The time has come – again: it’s race week. Only a week detached from a tough day at Vineman 70.3, I’ve found myself in taper mode once again, and I have a tall task ahead of me this weekend: a full Ironman*. I’m racing Vineman AquaBike on Saturday – a 2.4 mile swim followed by a 112 mile bike, and then running the San Francisco Marathon with Taylor bright and early on Sunday morning.
So what happens in between races? I haven’t stopped working out during the week. I enjoyed a couple of quality sessions not long after Vineman 70.3 on 7/13, and I logged solid workouts last weekend: a 30+ mile bike ride, an open water swim in the San Francisco Bay and a 12 mile run. Despite the recent spike in volume and intensity, I haven’t felt drained during my key sessions, and most importantly, I’m not overtired during the day at work.
Admittedly, I’ve attempted big back to back workouts and races several times with mixed results, but my most recent attempts have been my most successful. My first foray into back to back races served as a great leaning experience: I raced Big Sur Trail Marathon, NYC Marathon, and North Face Endurance Challenge 50K in a 10-week span, and learned what not to do. At the end of 2013, I completed the Quad Dipsea (28.7 miles with almost 10,000 feet of elevation gain) and North Face Endurance Challenge 50K (with over 6,000 feet of elevation) only 6 days apart. Here are some of the key focus areas for my training weeks in between races:
- Sleep more: This. I can’t really emphasize this enough. If I’m feeling the early signs of fatigue after a race or stretch of hard workouts, I would much rather spend an extra hour in bed instead of pushing it when my reserves are low. I will sometimes shift my scheduled morning workouts to post-work so that I can log an extra hour of much needed sleep.
- Emphasize active recovery: After completing Quad Dipsea, I knew that I would need at least one full rest day before I attempted a shakeout run before the 50K a few days later. I took 2 days, and then went out for an easy run – the early miles hurt, but the rust came off once I was warmed up. Instead of taking a full day of rest after Vineman 70.3, I hit the pool for 15 minutes of easy swimming to promote blood flow, and then spent the balance of my workout stretching at a leisurely pace. If you have a race looming, aim for easy workouts and schedule a few key sessions to get your racing legs back.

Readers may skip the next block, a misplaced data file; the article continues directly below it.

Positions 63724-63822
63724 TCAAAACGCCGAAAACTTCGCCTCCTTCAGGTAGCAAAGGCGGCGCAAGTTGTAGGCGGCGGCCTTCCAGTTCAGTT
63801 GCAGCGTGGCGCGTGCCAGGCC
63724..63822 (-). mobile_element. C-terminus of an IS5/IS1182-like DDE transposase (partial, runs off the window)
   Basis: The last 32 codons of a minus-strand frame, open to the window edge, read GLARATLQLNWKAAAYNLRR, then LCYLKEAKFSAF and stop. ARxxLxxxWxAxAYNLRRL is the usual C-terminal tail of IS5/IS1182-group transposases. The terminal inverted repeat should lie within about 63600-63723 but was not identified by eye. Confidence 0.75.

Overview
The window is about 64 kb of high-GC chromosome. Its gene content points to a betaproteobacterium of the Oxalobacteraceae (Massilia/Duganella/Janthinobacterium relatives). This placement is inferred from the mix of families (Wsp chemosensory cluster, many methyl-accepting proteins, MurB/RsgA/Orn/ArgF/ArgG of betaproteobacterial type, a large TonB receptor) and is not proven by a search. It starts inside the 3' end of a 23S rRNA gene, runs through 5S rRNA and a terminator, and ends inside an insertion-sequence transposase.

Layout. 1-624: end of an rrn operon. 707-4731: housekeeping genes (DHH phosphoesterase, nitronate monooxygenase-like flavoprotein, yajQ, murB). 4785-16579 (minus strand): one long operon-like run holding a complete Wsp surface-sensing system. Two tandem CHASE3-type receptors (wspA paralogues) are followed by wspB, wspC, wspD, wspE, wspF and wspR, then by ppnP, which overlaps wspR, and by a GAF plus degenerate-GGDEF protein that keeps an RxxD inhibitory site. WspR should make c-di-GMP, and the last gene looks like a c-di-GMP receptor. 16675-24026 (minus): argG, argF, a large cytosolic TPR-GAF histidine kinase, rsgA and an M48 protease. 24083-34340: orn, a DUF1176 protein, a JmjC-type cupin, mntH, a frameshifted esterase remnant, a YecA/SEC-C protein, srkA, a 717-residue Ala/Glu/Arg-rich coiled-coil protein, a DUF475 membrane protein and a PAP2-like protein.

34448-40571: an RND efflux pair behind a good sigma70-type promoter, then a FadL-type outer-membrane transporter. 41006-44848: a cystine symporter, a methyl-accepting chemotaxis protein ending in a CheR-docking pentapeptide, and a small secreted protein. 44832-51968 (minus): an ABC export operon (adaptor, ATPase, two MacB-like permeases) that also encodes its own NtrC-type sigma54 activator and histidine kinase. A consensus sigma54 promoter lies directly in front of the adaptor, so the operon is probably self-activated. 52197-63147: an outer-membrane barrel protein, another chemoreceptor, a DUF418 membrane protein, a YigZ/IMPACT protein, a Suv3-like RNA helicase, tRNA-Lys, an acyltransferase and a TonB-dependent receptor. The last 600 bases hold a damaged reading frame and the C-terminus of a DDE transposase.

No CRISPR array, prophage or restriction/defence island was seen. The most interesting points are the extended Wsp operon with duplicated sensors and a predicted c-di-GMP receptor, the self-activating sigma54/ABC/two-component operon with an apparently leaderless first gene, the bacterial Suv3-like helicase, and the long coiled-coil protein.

- Soft tissues and myofasical repair: Taylor and I swear by stretching and deep tissue massages, but the jury’s out on the optimal recovery modalities for endurance athletes. Much like nutrition, what works well for one person won’t necessarily work for everyone, but we’ve both reaped positive results from a mixture of stretching and massages once (delayed onset) muscle soreness subsides.
- Listen to your body: The first attempt at racing back to back will give you a good baseline for how you could improve next time. Training exposes some of your resilience and ability to recover, but racing – especially intense racing is a different beast. If your next race is only a week or two after your previous effort, you most likely will not experience a noticeable drop in fitness levels. For that reason, I like to sleep when I need sleep, and workout easy so that I have plenty of energy come race day. In general, I would much rather sleep more and cut intensity, volume, or both in favor of feeling strong come race day.